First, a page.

Sunday, 14 February 2010

February Toon Overload!: Ponyo

Studio Ghibli films don't really get the love they quite deserve here. But anime films seem to suffer more here generally than they do over there. Ponyo managed a rather large cinema engagement in the US, with 300+ cinemas showing the film. Here too Ponyo seems to be enjoying a slightly better engagement than other Ghibli films but still not enough to cover all corners of England. Certainly where I live the usual Arts Picturehouse is showing the film, but Cineworld and Vue are only bothering in so many places. Maybe its something to do with the fact Ghibli is distributed by Optimum Releasing here rather than Disney?

In any case, regardless of how available it is Ponyo is a charming adaption of the Little Mermaid with quite the twist given to it in usual Ghibli fashion. The story is about a fish born to a sea wizard and a sea giantess with a curious nature whom ventures to the surface and is caught in a bucket by a little boy named Sousuke. In the process he cuts himself and Ponyo licks his wound clean, giving her the ability to change partially human, she's caught by her father and repremanded, only for her to further defy him and use his magic to become fully human in the process. Eventually after consulting her mother, her father relents to testing the bond of Ponyo and Sosuke.

Ponyo feels quite fresh yet familiar, its a bit of a throwback to Totoro with its somewhat preschool aim, though theres a bit more conflict in Sosuke's world compared to Mei and Satsuki. Along with a father thats often out at sea, he has to deal with cranky old ladies and a large flood as an after-effect of Ponyo's assisted transformation, not to mention the little tests put their way. But Sosuke is quite the resourceful lad and easily accepts the transformed Ponyo and the things happening around him even when he fears for his mothers safety. Yet somehow the whole thing feels as "safe" as Totoro does bar a few moments but maintains the warm fuzzy feeling throughout.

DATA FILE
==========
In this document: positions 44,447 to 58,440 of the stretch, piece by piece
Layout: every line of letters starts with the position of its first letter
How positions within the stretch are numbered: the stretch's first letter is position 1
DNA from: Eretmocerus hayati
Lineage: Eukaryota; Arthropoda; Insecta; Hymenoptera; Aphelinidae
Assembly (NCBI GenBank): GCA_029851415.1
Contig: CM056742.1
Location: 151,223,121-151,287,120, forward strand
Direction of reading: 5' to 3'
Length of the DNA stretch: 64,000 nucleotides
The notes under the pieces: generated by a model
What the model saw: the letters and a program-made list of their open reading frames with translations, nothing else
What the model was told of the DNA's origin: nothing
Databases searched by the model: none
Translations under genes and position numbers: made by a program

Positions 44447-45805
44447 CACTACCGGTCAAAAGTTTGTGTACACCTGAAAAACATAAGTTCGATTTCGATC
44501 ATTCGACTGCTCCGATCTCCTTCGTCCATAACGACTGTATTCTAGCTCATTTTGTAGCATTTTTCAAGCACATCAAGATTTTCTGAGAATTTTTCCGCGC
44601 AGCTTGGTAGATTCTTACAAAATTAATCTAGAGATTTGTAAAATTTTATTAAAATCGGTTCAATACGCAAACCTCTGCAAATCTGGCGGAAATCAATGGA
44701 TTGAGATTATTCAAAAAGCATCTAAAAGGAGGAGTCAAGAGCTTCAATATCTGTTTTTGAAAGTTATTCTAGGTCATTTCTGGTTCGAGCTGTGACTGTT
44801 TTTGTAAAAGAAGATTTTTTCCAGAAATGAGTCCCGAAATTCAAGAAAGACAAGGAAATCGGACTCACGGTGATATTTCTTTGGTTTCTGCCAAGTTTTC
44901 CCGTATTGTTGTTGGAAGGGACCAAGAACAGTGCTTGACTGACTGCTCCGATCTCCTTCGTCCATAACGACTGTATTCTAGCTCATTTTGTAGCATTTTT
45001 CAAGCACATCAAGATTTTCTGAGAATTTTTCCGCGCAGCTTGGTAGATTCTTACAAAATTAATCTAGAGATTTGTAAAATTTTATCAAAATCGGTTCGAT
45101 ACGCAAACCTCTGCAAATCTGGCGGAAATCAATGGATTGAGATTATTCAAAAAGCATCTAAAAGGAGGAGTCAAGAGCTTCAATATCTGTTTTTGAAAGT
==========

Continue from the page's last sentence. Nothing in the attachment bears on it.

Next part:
Perticularly breathtaking, specially on the big screen, is that of Ponyo's transformation and emergance. Ponyo's siblings help pitch in by transforming into huge watery fish type waves that the newly transformed girl dashes upon the rests of, jumping from wave to wave, all in the hopes of getting Sosuke's attention. It's just a fantastic and breathtaking moment. The subsequent scenes of Ponyo getting used to human life and the calm acceptance of not only Sosuke, but his mother are surreal yet heartwarming and somehow it becomes easy to accept a fish can become a girl and that toy boats can suddenly become huge. Post flood everything becomes a little crazy but somehow it doesnt feel a jot out of place. The only thing that feels a bit weird is how everyone expects Sosuke to commit to Ponyo. But considering everything going on, maybe its not that far-fetched after all?

The dub once again is commendable for a Disney dub, Noah Cyrus gives an adorable and suitably energetic performance as Ponyo and Frankie Jonas is a good straight man for Sosuke. It stays true to the script and generally the dub acting fits. This is also the first time since Kiki's Delivery Service that Disney have dubbed the credits song, going with a translated pop version of the ending track, theres also a more techno remix that sees the credits out which sticks out like a horrible sore thumb in comparison to the rest of the film. Other than that one faux pas the rest of the dubbed film is flawless.

It wont win over everyone, particularly those not used to anime (though this is a somewhat more "normal" film as Ghibli titles go). But the dub isnt all that bad if your willing to try, certainly the PR strategy used for the lead voices doesnt do it any harm in the slightest. Certainly those that are kids at heart or fancy some magical whimsy will find a lot to love in Ponyo.

No comments:

Post a Comment